Education, like many other things in our society, has always been influenced and driven by the current state of our economy. Every shift in the ways we built our education systems relied on some form of revolution or boom — standardized universal education only came into the picture after the industrial revolution, and the tech boom led to the emergence of the STEM-centric education, as it was what was important in the era of new scientific and technological innovations.
However, the focus we place on standardization and STEM education may end up killing creativity entirely. As most governments concentrate and invest in STEM education and its counterpart industries, alternative paths are almost dismissed and looked down upon as being not as prosperous. Countless times have creative majors been regarded as less than its STEM counterparts. This is so as people fail to recognize that design thinking and creativity are essential ingredients for innovation — the very thing that made STEM thrive in the first place. Creativity is needed to allow individuals to think outside of the box, to propose new ideas that can later be transformed into innovative solutions. While STEM explicitly focuses on scientific knowledge, the integration of arts in STEM (STEAM) focuses more on the holistic approach towards STEM.This can be done by incorporating strains of design thinking in the approach of exploring and utilizing scientific knowledge.
What is Creative Leadership
The capacity to propose and implement novel solutions, particularly in the face of structurally complicated or changing conditions, is referred to as creative leadership. It refers to those individuals who, even when everything is altering and new approaches are unknown, can still provide clarity of purpose to their teams. These are the leaders who strive to navigate – and perhaps profit from – the volatility that surrounds them. Not only for the organization or individuals, but also for society at large and the planet's ecosystem.
Even though we acknowledge the importance of creativity, many are still kept under the impression that it is not for everyone. Instilled from a very young age, our lack of appreciation for the Arts comes from the lack of creative education that is incorporated into our education systems worldwide. While pre-school and kindergarten still promotes learning through play, it’s inherent that this approach to learning has been completely cut out the moment we leave kindergarten. While kindergarten education might seem trivial in comparison to high schools and universities, they somehow stand as a model for learning and creative education. Traditional kindergarten activities such as storytelling and craft projects foster a learning process that develops students’ abilities to think creatively and work collaboratively through their creations — this is exactly what we need to achieve novel innovations in the 21st century.
A study done by Adobe showed that around 65% of their study recipients (taken from 5 countries) felt that creativity is being stifled by their educational system. With a creativity gap being prevalent in 1 in 4 people, it is evident that creativity needs to be better addressed within schools.
The forerunners in the new wave of revolutionized education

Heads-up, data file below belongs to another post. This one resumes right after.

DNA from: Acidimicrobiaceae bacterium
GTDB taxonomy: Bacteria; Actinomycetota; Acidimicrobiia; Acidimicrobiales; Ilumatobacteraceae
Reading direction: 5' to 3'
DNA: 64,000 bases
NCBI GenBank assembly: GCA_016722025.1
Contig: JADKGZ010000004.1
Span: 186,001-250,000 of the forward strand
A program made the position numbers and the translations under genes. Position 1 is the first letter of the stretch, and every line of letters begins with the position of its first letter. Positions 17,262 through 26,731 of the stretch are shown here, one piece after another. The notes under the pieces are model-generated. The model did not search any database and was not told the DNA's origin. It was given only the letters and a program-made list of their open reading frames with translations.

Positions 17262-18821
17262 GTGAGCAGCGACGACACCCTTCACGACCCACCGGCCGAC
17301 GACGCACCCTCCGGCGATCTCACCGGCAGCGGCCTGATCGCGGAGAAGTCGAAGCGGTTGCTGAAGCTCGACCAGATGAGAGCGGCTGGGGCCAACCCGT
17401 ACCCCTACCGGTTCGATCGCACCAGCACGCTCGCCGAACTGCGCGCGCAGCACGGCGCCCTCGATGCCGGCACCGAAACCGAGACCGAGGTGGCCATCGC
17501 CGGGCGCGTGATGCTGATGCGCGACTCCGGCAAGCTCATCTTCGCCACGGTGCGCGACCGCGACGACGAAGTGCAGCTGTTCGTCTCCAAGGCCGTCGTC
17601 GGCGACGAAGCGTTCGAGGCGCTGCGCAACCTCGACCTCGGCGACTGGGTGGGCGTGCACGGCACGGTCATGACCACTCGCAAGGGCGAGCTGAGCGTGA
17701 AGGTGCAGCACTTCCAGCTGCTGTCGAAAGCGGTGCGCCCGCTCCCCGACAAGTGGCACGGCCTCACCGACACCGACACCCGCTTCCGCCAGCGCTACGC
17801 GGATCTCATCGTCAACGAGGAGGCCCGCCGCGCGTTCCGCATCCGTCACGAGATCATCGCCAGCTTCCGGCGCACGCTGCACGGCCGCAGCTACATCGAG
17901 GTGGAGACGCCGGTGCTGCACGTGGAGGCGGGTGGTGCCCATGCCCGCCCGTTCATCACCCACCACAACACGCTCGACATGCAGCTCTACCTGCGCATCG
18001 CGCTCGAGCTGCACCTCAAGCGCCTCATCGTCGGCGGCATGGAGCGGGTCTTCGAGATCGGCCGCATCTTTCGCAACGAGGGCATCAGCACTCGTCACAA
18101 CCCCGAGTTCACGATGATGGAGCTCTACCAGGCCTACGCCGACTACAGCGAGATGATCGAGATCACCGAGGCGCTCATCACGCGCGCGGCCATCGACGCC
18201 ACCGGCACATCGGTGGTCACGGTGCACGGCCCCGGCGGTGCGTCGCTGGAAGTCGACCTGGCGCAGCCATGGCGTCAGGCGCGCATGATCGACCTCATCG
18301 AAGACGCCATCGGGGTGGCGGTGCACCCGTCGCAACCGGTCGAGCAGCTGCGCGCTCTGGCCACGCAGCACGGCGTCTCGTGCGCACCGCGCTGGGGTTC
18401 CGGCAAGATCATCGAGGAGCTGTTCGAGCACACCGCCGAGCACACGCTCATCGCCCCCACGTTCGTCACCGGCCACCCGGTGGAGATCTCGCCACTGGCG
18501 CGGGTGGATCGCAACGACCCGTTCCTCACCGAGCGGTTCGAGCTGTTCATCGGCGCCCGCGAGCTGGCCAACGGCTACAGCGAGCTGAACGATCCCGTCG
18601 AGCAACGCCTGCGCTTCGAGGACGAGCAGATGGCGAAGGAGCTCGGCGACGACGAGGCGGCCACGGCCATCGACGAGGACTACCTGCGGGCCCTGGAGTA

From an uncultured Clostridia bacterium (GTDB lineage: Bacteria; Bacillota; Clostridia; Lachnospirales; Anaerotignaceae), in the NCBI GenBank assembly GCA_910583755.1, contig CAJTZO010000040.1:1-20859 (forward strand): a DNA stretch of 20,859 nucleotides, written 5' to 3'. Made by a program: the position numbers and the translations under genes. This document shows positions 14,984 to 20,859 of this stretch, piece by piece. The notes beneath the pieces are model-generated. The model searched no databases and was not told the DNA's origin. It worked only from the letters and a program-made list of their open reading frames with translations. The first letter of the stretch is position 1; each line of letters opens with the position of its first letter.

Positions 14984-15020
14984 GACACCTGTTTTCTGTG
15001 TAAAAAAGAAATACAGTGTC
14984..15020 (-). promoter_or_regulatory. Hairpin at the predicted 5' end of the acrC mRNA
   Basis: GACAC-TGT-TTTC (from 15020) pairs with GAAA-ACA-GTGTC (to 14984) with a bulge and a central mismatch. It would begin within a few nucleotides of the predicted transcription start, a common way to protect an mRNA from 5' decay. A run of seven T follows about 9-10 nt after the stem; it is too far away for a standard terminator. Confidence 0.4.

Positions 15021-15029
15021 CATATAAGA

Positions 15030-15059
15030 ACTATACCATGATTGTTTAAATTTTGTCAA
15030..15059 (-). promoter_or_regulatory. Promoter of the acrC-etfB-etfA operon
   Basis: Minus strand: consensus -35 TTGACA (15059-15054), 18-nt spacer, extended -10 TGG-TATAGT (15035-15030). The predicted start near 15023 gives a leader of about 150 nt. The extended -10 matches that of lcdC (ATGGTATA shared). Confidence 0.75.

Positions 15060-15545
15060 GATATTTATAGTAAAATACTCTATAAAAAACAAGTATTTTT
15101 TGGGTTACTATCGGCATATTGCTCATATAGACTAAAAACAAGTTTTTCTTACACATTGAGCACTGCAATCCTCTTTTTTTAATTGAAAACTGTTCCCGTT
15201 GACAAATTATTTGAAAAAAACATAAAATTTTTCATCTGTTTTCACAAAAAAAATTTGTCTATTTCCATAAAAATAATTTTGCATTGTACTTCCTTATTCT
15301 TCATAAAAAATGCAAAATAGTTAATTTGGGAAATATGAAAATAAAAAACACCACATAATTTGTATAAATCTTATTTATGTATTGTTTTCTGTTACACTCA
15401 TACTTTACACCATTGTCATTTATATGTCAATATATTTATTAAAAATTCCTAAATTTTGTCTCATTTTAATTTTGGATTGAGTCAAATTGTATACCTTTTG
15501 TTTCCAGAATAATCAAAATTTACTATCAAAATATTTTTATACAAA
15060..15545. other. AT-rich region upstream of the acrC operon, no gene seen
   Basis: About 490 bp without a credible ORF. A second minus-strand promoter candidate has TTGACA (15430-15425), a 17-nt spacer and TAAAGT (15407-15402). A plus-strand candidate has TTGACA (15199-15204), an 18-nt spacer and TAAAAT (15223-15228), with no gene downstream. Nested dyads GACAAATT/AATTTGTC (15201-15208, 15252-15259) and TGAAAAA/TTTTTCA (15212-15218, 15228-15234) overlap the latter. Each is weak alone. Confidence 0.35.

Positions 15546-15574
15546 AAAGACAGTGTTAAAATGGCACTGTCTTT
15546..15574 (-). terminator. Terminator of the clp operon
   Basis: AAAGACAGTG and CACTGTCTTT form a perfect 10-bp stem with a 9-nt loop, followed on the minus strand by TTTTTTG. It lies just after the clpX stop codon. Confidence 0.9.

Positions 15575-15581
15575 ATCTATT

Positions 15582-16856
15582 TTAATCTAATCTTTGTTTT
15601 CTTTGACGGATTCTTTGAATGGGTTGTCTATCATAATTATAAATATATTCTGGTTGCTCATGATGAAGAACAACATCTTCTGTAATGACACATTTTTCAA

While the majority of schools still adhere and follow traditional education systems that are mainly focused on testing and academic excellence, there exist a few ground-up initiatives across different education levels that strive to lead the forefront in the next wave of creative education.
Blue School Dynamically Balanced Education Model
Blue School, New York City
The Blue School in NYC not only strives for academic mastery, but its educational model also places an equal emphasis on creative thinking, and self & social intelligence.
The school’s focus on creativity stems from the founders itself as they were all a part of the Blue Man Group, an American performance art company. What started out as a playgroup for their children soon evolved into an established school, for kindergarteners up to middle school, that is renowned for its unique and research-driven approach to holistic education.
While still adhering to education standards, the Blue School incorporates their unique learning approaches to the common core subjects. Within Maths & Sciences, students follow an inquiry-based learning approach. Instead of just breezing through concepts after concepts, students indulge in creative mathematical and scientific explorations that involve the real-world, so students can first-hand observe these concepts in action — to see the world through a mathematical and scientific lens. With a more unique approach to Social Studies, students embark on a Big Study: a deep, thoughtful, and responsive study that develops over the course of a year. These Big Studies are not confined by any curriculum but instead shift yearly based on the interests of the class. Examples of these include the study of storytelling, immigration laws, and even studies revolving Activism.
Taken by Tat Leong, our CTO, during his visit to Blue School
Green School, Bali
Founded in Bali, the Green School’s curriculum is built on the basis of education for sustainability.
“Green School isn’t just a school, its a global movement to raise changemakers — because our world needs us now”
- John & Cynthia Hardy, Green School Co-founders
The Green School employs similar inquiry-based learning to the Blue School; both these holistic education systems employ hands-on learning for the core subjects. For Maths, their High School curriculum is built around the learning outcomes of Singapore’s Maths curriculum. However, instead of these objectives being met yearly as per grade level, Green School advocates for their students to opt for classes based on their skill levels. This allows students the autonomy to create their own curriculum based on their personal interests and strengths — a form of flexibility that is prominent in holistic education. They also incorporate learning beyond the classrooms: while this might refer to field trips for most countries, being located in Ubud means exploring the jungles and nature surrounding their campus. One of their outdoor projects involves constructing a real, cable-and-bamboo, footbridge across the Ayung River; all the calculations and construction were done by the students themselves. In Middle School Maths, classes tend to be approached in a gamified manner, as such Fun Fridays were created, where concepts are taught strictly via games that build on their mathematical abilities.
Bamboo Bridge over the Ayung River
Their final year project, referred to as the Greenstone project, counts as one of the key requirements for graduation. In their respective passion projects, students are to lead this 6–7 month-long project independently, which includes various forms of research and presentation. While this may seem like a simple school project, the Greenstone project has birthed many innovative initiatives that help its surrounding communities; one of which is the Mountain Mamas, a social enterprise with a circular system empowering village women to produce alternative bags from recycled material.